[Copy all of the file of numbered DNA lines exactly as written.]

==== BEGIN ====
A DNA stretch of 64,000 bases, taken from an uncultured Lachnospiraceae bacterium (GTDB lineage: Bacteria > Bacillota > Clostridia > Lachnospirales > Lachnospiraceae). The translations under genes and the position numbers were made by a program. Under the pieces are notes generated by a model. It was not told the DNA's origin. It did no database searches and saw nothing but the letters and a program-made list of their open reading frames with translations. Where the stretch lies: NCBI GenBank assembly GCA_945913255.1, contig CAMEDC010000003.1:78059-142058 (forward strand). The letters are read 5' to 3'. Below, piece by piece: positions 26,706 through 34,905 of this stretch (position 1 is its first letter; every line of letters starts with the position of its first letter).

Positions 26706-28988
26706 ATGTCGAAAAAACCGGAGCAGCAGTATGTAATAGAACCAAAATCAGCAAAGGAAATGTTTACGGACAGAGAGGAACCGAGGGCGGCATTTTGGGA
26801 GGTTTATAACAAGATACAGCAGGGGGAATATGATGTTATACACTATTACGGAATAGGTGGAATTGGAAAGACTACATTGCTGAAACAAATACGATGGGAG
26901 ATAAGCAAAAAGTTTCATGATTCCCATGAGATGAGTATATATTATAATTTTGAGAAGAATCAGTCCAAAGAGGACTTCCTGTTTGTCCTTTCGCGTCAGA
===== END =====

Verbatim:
A DNA stretch of 64,000 bases, taken from an uncultured Lachnospiraceae bacterium (GTDB lineage: Bacteria > Bacillota > Clostridia > Lachnospirales > Lachnospiraceae). The translations under genes and the position numbers were made by a program. Under the pieces are notes generated by a model. It was not told the DNA's origin. It did no database searches and saw nothing but the letters and a program-made list of their open reading frames with translations. Where the stretch lies: NCBI GenBank assembly GCA_945913255.1, contig CAMEDC010000003.1:78059-142058 (forward strand). The letters are read 5' to 3'. Below, piece by piece: positions 26,706 through 34,905 of this stretch (position 1 is its first letter; every line of letters starts with the position of its first letter).

Positions 26706-28988
26706 ATGTCGAAAAAACCGGAGCAGCAGTATGTAATAGAACCAAAATCAGCAAAGGAAATGTTTACGGACAGAGAGGAACCGAGGGCGGCATTTTGGGA
26801 GGTTTATAACAAGATACAGCAGGGGGAATATGATGTTATACACTATTACGGAATAGGTGGAATTGGAAAGACTACATTGCTGAAACAAATACGATGGGAG
26901 ATAAGCAAAAAGTTTCATGATTCCCATGAGATGAGTATATATTATAATTTTGAGAAGAATCAGTCCAAAGAGGACTTCCTGTTTGTCCTTTCGCGTCAGA